Hill and Lind both had seasons in 2010 that were as strange as they were putrid. Aaron Hill managed a historic .196 BABIP, while Adam Lind countered with the most futile left-handed split in recent memory (.117/.159/.182, .341 OPS).
Some think we can just write off those seasons, as the statistics don't make any sense, and expect Lind and Hill to fully return to 2009 numbers. Hill's BB and K numbers were normal and Adam Lind's peripherals were close to his career norms after all, right?
But those numbers don't tell the whole story. After the 2009 season, I feared Aaron Hill would get too homer-heavy and try to yank everything out of the ballpark following his huge season (I'm worried about Jose Bautista for the same reason), and his 2010 line-drive and fly-ball rates back up my fears.
Aaron Hill's LD% plummeted from 19.6 to 10.6, while his FB% rose to 54.2 from 41.0. If you prorate the 26 homers in 2010 to fill his incredible 734 plate appearances from 2009, you get 32.9. In short, the rate of which Aaron Hill hit home runs remained pretty much constant.
Meanwhile, his batting average (and pretty much any other non-home run stat) took a dive with the rapid decline in line drive percentage. While makes a ton of sense: he just didn't make good contact at anywhere near a respectable rate.
So what should we expect from Aaron Hill in 2011? Somewhere in between the 2009 and 2010. Hill has been injured for the entirety of the Grapefruit League season thus far, but I expect him to be more patient at the plate and try to get back to the batting strategy that he implemented so effectively in 2009.
As far as Adam Lind goes, it's all about hitting lefties. While he didn't hit righties quite as well in 2010 as he did in 2009 (.829 OPS to .991), he didn't exactly hit poorly against them.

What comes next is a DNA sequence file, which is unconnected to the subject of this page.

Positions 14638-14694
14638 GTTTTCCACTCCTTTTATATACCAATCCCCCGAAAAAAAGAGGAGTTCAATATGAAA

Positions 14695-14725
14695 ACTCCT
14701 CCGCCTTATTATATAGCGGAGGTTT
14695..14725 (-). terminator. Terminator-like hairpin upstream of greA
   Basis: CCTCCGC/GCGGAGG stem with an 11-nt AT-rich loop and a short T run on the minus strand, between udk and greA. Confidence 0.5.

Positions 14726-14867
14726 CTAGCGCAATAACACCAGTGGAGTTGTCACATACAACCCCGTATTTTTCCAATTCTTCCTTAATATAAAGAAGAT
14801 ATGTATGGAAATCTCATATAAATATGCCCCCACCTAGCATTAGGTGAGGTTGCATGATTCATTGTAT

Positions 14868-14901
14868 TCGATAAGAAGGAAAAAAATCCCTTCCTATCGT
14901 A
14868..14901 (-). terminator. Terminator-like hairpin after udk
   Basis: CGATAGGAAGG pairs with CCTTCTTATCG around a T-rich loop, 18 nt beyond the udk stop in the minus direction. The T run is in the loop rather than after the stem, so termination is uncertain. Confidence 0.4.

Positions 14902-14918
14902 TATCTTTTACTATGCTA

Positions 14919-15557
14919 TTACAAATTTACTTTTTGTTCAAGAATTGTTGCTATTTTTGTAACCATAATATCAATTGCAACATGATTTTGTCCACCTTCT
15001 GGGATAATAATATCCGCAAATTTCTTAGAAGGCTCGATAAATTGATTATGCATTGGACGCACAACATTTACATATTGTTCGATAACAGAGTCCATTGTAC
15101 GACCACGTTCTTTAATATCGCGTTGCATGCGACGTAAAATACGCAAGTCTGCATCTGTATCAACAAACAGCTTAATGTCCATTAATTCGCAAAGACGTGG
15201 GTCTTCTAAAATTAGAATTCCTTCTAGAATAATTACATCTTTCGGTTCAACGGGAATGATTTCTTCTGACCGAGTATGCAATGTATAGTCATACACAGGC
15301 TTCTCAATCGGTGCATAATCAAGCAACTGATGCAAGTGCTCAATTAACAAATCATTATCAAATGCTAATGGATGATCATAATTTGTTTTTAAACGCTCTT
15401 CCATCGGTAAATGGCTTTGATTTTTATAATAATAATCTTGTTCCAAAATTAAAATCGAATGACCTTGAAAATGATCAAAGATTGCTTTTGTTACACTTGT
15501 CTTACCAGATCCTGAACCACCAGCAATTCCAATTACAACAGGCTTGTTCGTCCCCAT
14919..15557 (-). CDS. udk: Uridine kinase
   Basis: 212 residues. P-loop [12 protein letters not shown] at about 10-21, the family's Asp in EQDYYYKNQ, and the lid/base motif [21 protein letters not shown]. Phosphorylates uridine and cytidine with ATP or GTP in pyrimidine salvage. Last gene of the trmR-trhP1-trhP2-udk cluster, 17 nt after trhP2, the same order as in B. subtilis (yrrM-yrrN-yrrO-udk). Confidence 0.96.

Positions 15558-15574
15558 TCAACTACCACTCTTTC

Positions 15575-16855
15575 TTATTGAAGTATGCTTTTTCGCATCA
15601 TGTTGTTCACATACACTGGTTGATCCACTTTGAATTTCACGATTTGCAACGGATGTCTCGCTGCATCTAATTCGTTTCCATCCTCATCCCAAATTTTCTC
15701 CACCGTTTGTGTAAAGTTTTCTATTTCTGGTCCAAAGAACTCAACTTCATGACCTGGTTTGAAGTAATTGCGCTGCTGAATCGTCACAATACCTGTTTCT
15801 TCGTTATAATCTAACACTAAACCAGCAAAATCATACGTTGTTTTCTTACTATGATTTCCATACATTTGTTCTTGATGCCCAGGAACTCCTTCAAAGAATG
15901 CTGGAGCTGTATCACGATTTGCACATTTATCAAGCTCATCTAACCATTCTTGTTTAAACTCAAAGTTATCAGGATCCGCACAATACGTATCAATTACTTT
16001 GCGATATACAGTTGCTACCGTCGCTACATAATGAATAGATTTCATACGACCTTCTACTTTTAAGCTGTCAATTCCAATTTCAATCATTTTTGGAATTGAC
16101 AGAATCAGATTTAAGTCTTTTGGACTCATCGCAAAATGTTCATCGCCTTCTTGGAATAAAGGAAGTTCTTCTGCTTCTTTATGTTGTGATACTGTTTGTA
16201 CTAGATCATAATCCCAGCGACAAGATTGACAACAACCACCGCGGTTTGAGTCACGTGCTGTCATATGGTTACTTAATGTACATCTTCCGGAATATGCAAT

So will Lind get past his southpaw woes? To a degree of course, it would be downright absurd to expect his .341 OPS to continue. I believe Lind will manage a .700 OPS in 2011. While I don't like using anecdotes or small sample sizes to predict future performance, it's hard not to think that the sheer talent of lefties in the AL East had to do with Lind's poor performance in 2010.
It seemed when Jays would face the Rays, Randy Choate would come in to retire Lind once in every game (exact number: 11/18 games between the two clubs did Choate come in to pitch to Lind.). Choate wasn't the only lefty-killer in the AL East. Between CC Sabathia, Jon Lester, David Price and others, it's clear that Lind's at-bats against lefties aren't the same as, say, a left-handed batter in the NL West.
To conclude, there's no real way to dissect Adam Lind's 2010 splits to denote him being lucky or unlucky, or as a harbinger of future performance. It's just tough to expect it to continue to such a degree, as denote by his splits in 2009 and 2008.
BTTN 2011 Projections
Hill: .268/.325/.450, 27 HR, 3.3 WAR
Lind:.271/.332/.465, 26 HR, 2.8 WAR
If you're interested in seeing another topic discussed as part of BTTN's 2011 Blue Jays preview, please leave a comment!